So why the name "Dharma" instead of "Mugsy?" That comes from the other part of the brewing process: my own practice of the dharma (the teachings of the Buddha).

I have been meditating and exploring religions and philosophies for over 30 years, and have also been making the odd documentary film on those subjects.  I am not a religious person by inclination, but I do have a philosophical nature.  So I would describe myself as a philosophical Buddhist, as opposed to a religious one.  And because I have friends who have chosen to don the robe and go down the religious path, I can write about some of the situations they encounter.  And of course, I use myself as a model for Bodhi, the spiritually-challenged novice monk who suffers from over-earnestness.

The cartoon’s humour is based on the “How Not To” approach to learning, and I have plenty of personal, long-term expertise in that area.

So it's not hard to see how the idea for this strip emerged from those two strands of my life.

The reason I am writing a strip that popularises the dharma, instead of producing a "household humour" strip with Mugsy's name, is out of appreciation of what the dharma has done for me.  I have had some difficult passages in my own life, and in those times the wisdom and insight of the Buddha's philosophy empowered me to handle things with clarity and good judgment.  And so, as a freelancer over the past 10 years, most of the ideas I've come up with for my own projects, whether it be a book, video, CD or whatever, has been related directly or indirectly to the Buddhadharma.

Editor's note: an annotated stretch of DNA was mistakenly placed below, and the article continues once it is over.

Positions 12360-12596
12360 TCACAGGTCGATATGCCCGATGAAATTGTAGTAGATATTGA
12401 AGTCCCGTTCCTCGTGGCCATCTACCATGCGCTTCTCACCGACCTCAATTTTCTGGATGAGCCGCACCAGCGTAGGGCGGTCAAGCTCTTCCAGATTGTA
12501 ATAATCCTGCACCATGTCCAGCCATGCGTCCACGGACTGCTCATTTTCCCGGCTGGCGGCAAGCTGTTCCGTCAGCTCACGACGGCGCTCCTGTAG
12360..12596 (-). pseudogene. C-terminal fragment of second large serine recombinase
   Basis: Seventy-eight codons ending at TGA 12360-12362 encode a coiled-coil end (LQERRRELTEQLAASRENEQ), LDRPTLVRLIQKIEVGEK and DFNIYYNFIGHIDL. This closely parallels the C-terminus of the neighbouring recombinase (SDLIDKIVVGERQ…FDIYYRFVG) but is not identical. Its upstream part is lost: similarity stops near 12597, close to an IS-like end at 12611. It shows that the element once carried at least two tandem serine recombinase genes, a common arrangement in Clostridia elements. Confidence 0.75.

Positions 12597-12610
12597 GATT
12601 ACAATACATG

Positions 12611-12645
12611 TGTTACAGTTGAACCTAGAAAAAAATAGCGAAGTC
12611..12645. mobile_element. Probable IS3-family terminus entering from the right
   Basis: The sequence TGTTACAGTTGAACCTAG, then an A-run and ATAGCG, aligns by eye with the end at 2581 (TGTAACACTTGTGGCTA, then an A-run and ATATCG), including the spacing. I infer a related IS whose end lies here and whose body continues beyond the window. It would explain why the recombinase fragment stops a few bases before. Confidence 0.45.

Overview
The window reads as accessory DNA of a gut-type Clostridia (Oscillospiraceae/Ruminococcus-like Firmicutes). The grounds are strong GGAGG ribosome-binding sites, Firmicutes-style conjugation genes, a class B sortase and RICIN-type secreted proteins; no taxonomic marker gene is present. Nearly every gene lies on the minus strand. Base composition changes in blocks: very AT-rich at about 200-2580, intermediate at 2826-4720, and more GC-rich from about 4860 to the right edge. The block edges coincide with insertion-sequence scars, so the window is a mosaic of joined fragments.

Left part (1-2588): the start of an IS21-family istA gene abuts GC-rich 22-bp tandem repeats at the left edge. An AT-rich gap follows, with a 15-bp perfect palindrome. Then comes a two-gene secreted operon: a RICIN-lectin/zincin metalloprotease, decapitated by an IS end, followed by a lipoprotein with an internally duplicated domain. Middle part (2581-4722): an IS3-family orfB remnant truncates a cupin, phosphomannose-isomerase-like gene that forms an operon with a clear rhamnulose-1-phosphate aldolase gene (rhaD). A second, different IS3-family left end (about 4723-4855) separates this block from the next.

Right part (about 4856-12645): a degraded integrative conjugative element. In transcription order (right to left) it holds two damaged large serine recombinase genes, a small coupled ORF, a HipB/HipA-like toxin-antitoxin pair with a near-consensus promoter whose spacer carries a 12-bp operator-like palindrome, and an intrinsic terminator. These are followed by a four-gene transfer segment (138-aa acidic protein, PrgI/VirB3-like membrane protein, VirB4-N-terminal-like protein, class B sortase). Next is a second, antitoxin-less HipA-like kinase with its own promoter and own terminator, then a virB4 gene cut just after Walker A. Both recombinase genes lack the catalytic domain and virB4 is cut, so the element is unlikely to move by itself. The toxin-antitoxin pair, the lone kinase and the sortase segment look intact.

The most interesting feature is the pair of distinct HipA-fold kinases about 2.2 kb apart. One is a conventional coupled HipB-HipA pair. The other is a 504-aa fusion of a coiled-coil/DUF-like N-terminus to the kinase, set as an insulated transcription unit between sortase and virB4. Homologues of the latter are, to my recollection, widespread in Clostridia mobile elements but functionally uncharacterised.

"Dharma The Cat" is designed to popularise an awareness of the teachings of the Buddha, but without specifically preaching any of them (which I would be unqualified to do).  In fact, the strip does not directly present the dharma at all.  It only presents the context and general subject of spiritual life in an engaging way, with humour that is universally accessible and independent of any familiarity with the dharma.  But the humour is designed so it can be spoken about and analysed in terms of spiritual and religious issues, which is useful for educators and academics.

The web site ( features an Inter-Faith forum, in which spokespeople of ten major and minor religions comment on each episode of the strip in terms of their own ideology. It's a unique exercise in Comparative Religions which is personalised and quite revealing.   The cartoons, in combination with this multi-faith religious commentary, are now forming the basis of classroom studies in Australia and American schools, religious organizations and discussion groups in several countries worldwide.